I only have one more chapter to read in my textbook; we're past Gorbachev and on to Yeltsin now, but these last few chapters are longer than most of the earlier chapters. I already read the penultimate (I should get bonus points for using that word) chapter today so I'll just save the last one for tomorrow. Then next week I'll start on essay #2.
But for now, let us leave dismal, rainy England (it is a stereotypically English day today, rainy and a bit chilly...lucky for me I got the dogs walked before it started pouring, unlike yesterday when we walked in the rain!) anyway, leave dismal, rainy England for sunny Italy! I don't remember if I posted this pic already or not since I started looking through our small camera pics today:
There we are in Pompeii. And here's beautiful Sarah:
Part of the reason (most of the reason) we walked all the way from our hotel to the Colosseum was that we were trying to find four Roma passes, which get you unlimited public transportation for three days and also free admission to two selected attractions (the Colosseum being one of them, and you get to skip the long line if you have a Roma pass) and reduced admission after the first two freebies. We got three passes without too much trouble but it took us forever to find the fourth one.
Lee and Scott at the cafe where I discovered the lever-on-the-floor thing to make the bathroom sinks work.
Ok, so after the Colosseum and the Forum, we made our way over to the Church of San Clemente to start a Roman underground tour. Unlike the Pompeii trip, this tour was *awesome* though it was all on foot, so lots of walking and of course lots of stairs. We went to several churches that were built on top of older churches that were built on top of old manor houses--Rome is basically a giant stack of archaeological pancakes. Really, really OLD pancakes.
This is one of the bell towers that were built by two guys I think were brothers or something and they built towers all over Rome and they all look alike. (Yeah, I took great notes during the tour. I promise the tour guide was phenomenal.)
The discs are plates from Muslim countries. The Italian architects liked the colors, and they had lots of them, so they used them in building the bell towers everywhere.
I was excited to see SPQR lots of different places, mostly because I learned what it meant (the senate and people of Rome) from Rick Riordan's Heroes of Olympus books (Son of Neptune to be exact). I just thought it was cool.
This is a courtyard of one of those churches built on top of another church; they excavated a lot of the building but the previous church's courtyard is right under the current courtyard so they elected to leave that bit alone. I think this might be the church that had an aquifer running through its underground bits and they're still not sure where the water comes from, but the 2000-plus-year-old Roman plumbing still drains it properly, which is pretty impressive.
Archway across from one of the churches and I think this might actually be part of an old Roman aqueduct. Every time we see a series of arches, I say to Lee, "Look, a Roman aqueduct!" even when it's like a bridge for a train or something (have I shared that anecdote before?). This time it might actually BE an aqueduct. I know we passed one, but my memory is getting fuzzy since it's been a couple months since our trip. Need to go back and verify what we took pictures of, hehe.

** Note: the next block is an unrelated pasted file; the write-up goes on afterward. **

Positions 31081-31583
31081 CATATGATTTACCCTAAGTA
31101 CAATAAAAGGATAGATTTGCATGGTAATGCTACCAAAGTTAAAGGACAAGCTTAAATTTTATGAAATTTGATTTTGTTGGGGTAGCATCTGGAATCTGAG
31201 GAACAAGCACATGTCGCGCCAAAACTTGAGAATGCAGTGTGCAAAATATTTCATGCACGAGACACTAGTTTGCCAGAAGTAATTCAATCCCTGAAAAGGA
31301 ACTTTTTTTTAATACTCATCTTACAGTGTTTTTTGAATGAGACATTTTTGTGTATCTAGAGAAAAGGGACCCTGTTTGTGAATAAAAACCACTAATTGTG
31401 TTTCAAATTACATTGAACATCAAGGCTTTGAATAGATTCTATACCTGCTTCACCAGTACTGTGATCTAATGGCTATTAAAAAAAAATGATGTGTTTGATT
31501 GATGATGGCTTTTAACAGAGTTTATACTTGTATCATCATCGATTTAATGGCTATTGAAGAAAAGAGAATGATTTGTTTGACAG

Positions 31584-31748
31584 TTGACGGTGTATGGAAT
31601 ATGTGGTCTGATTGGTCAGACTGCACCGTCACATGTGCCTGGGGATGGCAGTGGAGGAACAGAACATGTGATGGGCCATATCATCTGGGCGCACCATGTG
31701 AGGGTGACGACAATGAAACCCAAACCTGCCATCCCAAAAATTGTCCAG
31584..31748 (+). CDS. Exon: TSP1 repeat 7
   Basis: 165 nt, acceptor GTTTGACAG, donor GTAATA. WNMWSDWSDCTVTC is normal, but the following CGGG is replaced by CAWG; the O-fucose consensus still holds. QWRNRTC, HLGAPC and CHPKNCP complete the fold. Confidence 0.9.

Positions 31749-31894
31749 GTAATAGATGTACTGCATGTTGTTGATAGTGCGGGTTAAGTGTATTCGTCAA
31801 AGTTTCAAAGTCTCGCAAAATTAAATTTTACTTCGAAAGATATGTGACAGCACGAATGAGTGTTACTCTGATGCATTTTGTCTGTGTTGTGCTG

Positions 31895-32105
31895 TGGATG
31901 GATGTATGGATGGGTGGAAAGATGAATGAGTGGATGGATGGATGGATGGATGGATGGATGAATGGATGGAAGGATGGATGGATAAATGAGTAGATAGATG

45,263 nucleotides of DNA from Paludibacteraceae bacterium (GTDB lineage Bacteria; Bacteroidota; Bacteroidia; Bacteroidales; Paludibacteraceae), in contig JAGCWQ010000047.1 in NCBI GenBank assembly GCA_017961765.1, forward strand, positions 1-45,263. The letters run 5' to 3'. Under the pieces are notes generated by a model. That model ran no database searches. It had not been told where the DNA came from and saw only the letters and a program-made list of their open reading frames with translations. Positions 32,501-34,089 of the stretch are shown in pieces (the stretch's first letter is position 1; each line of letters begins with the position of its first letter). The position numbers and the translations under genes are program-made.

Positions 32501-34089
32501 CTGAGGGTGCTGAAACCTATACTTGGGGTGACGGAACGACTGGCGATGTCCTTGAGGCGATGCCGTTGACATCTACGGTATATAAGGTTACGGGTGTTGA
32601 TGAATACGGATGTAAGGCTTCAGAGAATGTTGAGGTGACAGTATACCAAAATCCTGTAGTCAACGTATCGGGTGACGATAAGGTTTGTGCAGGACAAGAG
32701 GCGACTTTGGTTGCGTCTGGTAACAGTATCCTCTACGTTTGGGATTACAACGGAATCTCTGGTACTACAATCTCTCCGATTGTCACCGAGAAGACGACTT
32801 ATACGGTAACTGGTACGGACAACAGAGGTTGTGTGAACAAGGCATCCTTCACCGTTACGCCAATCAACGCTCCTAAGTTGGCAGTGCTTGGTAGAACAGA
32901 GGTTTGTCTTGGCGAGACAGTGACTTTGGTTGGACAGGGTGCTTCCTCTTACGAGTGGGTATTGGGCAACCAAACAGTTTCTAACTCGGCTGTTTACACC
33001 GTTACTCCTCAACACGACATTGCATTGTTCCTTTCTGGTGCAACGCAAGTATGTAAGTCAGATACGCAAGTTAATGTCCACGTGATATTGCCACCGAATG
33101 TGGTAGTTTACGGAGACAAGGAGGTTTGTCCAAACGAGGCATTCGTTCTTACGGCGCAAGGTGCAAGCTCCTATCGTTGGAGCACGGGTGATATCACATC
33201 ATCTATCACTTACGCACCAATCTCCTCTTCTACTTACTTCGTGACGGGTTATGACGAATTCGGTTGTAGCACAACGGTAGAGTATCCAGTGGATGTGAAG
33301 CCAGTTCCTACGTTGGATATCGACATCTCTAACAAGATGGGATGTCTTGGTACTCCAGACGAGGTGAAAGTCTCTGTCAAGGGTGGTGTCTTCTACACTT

During the tour, we passed by several weddings, including one in this church. The chandeliers look a little incongruous, don't you think? They used to be in a hotel (or a series of hotels?) in New York, and through some weird connection when the hotels were demolished, the chandeliers got sent here to this church, which kind of makes for an interesting addition to the decor.
Check out that lady's dress, would you? Click on the picture to enlarge. This must be that Italian high fashion or something...she was a guest at one of the weddings we went past. (Sarah laughed very hard that I took her picture. Surreptitiously, but I still took her picture.)
See, there's the wedding, but despite our attempt to dawdle we didn't get to see the bride. As the only two girls in a 7-person tour group, Sarah and I got overruled.
This, believe it or not, is HALF of the Circus Maximus, which could seat about a gabillion people for chariot races.
We asked why it wasn't being excavated, and partially it's because it would be expensive, and also the area is still used for free public events like concerts so the government isn't too interested in digging it up.
Another SPQR on a bridge leading towards the Trastavere area. There's a modern legend that if you and your sweetheart put a lock on the bridge and throw the key into the river, then your love will last forever. Of course, the government comes through about once a month and takes off all the locks, so mostly it just means wasted metal and a riverbed full of random keys. I think there's one like this in Paris too.
That was the end of our tour and I wish I had been able to take notes as we went because a.) I'm a nerd that way and b.) I can't remember all the churches we went to. Sarah is now convinced I have an unhealthy obsession with dead people because I kind of enjoyed going into the crypts and such; lucky for her she wasn't with us in Paris when we went to the catacombs in Paris. I could have sworn I did a post on those but it seems to have disappeared? Wonder how many of my past posts may have been eaten by the Internet...hmm.
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